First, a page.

Rwanda has unveiled a mega methane gas power plant, the Kivu-Watt Gas Power project, which is expected to produce 100 megawatts (MW) from Lake Kivu in Western Province, a methane-rich water body.
American energy firm Contour Global was given a 25-year concession to produce 100 MW from Lake Kivu.
Phase I of the project will cost 142 million U.S. dollars and it will be followed by three more phases expected to produce a total of 100 MW.
Methane in Lake Kivu is estimated to be sufficient to generate 700MW of electricity over a period of 55 years, according to the Rwanda ministry of infrastructure.
Rwanda President Paul Kagame Monday officiated at the inauguration of the power facility that is already producing 26 megawatts which is now connected to national electricity grid.
He called on countries sharing the lake with Rwanda, such as DR Congo and Burundi to join efforts towards extracting methane gas from Lake Kivu.
The Kivu Watt power plant is the only gas water extraction power plant operating in the world, according to Contour Global officials.
The multi-million dollar project is financed through a concessional loan by multiple organizations such as the African Development Bank and Emerging Africa Infrastructure Fund.
Germaine Kamayirese, minister of state in charge of energy, water and sanitation told reporters that methane gas power has proven reliable, and the country seeks to generate more of it.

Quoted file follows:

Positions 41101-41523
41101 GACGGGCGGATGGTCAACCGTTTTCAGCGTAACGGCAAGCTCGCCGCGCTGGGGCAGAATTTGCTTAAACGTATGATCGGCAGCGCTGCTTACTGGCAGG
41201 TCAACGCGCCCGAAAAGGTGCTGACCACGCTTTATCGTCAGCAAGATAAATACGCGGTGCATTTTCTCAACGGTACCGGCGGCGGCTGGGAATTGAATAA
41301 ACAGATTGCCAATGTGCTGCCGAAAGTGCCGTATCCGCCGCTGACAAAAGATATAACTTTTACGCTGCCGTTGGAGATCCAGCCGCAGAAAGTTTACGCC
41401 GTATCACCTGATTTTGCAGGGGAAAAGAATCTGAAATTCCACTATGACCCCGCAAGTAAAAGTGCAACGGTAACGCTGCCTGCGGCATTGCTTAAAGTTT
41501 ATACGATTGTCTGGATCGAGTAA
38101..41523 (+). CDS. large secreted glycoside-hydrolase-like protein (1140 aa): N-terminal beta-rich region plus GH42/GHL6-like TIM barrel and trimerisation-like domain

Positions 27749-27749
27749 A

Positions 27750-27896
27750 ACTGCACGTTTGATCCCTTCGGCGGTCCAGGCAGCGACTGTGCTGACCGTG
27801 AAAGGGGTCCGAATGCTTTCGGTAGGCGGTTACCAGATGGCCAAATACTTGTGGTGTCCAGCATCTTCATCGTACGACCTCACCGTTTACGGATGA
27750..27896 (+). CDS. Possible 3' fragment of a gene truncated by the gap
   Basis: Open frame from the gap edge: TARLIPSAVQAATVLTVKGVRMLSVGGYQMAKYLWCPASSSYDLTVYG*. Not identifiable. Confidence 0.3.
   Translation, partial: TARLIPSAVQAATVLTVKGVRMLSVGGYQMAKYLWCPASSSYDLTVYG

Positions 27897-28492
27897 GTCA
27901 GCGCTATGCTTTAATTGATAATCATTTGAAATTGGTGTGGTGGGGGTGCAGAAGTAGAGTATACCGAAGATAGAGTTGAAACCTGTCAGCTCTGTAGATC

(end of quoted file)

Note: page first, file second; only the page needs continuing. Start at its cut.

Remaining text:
Rwanda relies heavily on hydro-power, which amounts to 97.37 MW of electricity, with thermal energy contributing 51.7 MW, and solar energy just about 8.5 MW, however, these are short of the country's target to enhance power production capacity to 563 MW by 2018.
The small central African nation is set to import 30 MW from Kenya on a five-year long arrangement expected later this year.
Rwanda also plans to import 400MW of power from Ethiopia by 2018, aimed at increasing electricity supply in the country, especially for industrial use.
In February last year, Rwanda unveiled a 23.7 million U.S. dollars solar power plant. The utility power located in Rwamagana district, eastern province that was developed by the Netherlands-based company Gigawatt Global, adds 8.5 MW to the national electricity grid.